South African authorities have admitted to conducting mass surveillance on all communications. This was revealed in the former State Security Agency Director General Arthur Fraser's affidavit and other documents filed in 2017 during a court case relating to amaBhungane Centre for Investigative Journalism - a South African non-profit investigative journalism organisation.
What is even more eyebrow raising is that the mass surveillance is said to have dated back as far as 2008 as was revealed during the Matthews Commission ministerial enquiry.
In the affidavit, South Africa's State Security Agency stated that "the Signal Intelligence collection process is informed by the National Intelligence Priorities, which include imminent and anticipated threats. It also covers information about organised crime and terrorist related activities. Bulk [surveillance] also deals with areas like food security, water security and illicit financial flows.”
What has also been revealed, as Privacy International reports, the South African government conducted the "bulk interception of Internet traffic by tapping undersea fibre optic cables." Given that there are several such cables on South African shores, it is not yet clear is such mass surveillance was limited to some of the undersea fibre cables or the State Security Agency actually tapped Internet traffic on all of them.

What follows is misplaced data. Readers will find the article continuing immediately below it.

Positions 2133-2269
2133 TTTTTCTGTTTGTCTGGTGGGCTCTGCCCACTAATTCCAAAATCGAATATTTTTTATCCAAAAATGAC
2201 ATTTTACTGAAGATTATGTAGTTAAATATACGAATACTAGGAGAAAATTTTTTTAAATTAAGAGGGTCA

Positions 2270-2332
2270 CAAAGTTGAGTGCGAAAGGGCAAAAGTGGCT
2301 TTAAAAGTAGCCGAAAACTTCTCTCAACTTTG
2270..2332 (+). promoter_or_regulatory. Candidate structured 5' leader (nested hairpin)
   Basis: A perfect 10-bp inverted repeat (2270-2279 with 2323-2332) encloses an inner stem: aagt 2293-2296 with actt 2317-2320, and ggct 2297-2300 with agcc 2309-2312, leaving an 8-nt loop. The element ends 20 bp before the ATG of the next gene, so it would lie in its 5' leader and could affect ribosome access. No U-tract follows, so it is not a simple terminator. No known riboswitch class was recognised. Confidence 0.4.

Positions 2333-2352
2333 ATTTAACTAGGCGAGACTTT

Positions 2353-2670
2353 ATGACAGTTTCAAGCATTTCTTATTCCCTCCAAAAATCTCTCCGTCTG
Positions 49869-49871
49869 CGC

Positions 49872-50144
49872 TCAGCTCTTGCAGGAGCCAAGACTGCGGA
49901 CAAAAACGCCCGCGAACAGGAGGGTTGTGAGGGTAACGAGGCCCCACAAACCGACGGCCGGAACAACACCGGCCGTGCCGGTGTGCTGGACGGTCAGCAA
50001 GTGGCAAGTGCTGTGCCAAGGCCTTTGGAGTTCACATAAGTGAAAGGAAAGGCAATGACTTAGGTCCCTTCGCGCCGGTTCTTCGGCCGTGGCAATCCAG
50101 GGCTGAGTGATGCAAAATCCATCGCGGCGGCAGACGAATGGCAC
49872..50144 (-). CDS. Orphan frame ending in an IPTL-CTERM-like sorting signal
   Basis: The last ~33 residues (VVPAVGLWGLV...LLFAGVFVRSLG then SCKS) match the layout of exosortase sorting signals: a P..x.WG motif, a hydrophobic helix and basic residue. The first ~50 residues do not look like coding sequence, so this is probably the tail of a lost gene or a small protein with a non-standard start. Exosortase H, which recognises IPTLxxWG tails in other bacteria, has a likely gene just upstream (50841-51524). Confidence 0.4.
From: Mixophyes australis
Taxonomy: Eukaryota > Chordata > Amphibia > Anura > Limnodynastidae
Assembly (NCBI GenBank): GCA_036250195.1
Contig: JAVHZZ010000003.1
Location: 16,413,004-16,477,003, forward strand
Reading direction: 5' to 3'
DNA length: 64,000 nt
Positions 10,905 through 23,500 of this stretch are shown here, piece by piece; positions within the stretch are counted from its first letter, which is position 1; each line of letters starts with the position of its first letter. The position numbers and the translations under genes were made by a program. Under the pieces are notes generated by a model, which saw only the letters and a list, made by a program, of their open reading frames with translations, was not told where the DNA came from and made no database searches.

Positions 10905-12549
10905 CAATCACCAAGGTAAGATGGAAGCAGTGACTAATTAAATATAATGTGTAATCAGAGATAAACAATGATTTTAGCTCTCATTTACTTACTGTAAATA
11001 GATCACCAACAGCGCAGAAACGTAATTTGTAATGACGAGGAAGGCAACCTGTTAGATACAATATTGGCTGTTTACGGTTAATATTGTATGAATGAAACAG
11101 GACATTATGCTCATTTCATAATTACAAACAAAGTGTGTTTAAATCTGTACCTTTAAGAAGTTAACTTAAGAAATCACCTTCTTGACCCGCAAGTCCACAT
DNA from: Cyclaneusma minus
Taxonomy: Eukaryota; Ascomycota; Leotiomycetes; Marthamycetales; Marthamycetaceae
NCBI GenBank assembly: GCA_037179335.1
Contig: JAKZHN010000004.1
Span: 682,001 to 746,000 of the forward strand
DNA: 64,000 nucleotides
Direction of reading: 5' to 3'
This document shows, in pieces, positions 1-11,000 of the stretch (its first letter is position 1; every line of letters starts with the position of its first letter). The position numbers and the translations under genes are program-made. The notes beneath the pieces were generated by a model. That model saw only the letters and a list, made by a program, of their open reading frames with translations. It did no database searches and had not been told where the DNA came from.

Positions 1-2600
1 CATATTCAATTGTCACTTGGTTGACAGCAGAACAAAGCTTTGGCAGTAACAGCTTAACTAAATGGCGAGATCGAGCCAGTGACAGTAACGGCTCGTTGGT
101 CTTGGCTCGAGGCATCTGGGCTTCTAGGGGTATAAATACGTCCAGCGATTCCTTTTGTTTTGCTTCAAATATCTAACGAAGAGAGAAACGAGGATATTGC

More worrying is that, despite SSA saying the automated information collection was directed at foreign communications that are a threat to the state security of the country, even they admit that it is impossible, without human intervention, to determine whether any communication passing through undersea fibre cables is of foreign origin or not. This in turn means that the SSA has been collecting information and communications of South Africans without the necessary permissions. Such mass surveillance is probably unconstitutional and illegal.
Also worrying is that the SSA has said that such surveillance and data collection is "common practice" globally.
Some time during 2017, amaBhungane initiated legal proceedings after they became aware that the SSA and those related to it had been recording their editor, Sam Sole’s phone communications for a period of at least six months in 2008 during South Africa's ‘Spy Tapes’ era. This then led to further widespread revelations about widespread and indiscriminate surveillance by the SSA.
(We will be following up with more details on this development as more information becomes available and as we get feedback.)
3 September 2019 - Murray Hunter, a South African digital rights activist and researcher, sheds more details on South Africa's mass surveillance dating back to 2008. ArticleShare this via: